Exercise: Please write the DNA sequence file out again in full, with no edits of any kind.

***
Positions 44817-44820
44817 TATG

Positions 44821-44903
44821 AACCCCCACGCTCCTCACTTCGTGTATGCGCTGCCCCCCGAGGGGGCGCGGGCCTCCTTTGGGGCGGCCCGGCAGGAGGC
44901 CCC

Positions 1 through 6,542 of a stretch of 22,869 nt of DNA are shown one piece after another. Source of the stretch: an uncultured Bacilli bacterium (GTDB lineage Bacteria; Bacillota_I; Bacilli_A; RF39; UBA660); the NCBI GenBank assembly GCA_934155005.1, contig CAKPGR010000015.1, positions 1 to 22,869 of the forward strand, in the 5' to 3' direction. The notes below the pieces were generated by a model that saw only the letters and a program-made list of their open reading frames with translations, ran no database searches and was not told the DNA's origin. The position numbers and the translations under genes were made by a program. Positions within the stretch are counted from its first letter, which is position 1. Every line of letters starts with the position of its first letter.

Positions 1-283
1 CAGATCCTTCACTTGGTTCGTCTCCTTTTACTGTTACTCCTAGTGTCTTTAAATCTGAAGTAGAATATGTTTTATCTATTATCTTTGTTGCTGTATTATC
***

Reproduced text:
Positions 44817-44820
44817 TATG

Positions 44821-44903
44821 AACCCCCACGCTCCTCACTTCGTGTATGCGCTGCCCCCCGAGGGGGCGCGGGCCTCCTTTGGGGCGGCCCGGCAGGAGGC
44901 CCC

Positions 1 through 6,542 of a stretch of 22,869 nt of DNA are shown one piece after another. Source of the stretch: an uncultured Bacilli bacterium (GTDB lineage Bacteria; Bacillota_I; Bacilli_A; RF39; UBA660); the NCBI GenBank assembly GCA_934155005.1, contig CAKPGR010000015.1, positions 1 to 22,869 of the forward strand, in the 5' to 3' direction. The notes below the pieces were generated by a model that saw only the letters and a program-made list of their open reading frames with translations, ran no database searches and was not told the DNA's origin. The position numbers and the translations under genes were made by a program. Positions within the stretch are counted from its first letter, which is position 1. Every line of letters starts with the position of its first letter.

Positions 1-283
1 CAGATCCTTCACTTGGTTCGTCTCCTTTTACTGTTACTCCTAGTGTCTTTAAATCTGAAGTAGAATATGTTTTATCTATTATCTTTGTTGCTGTATTATC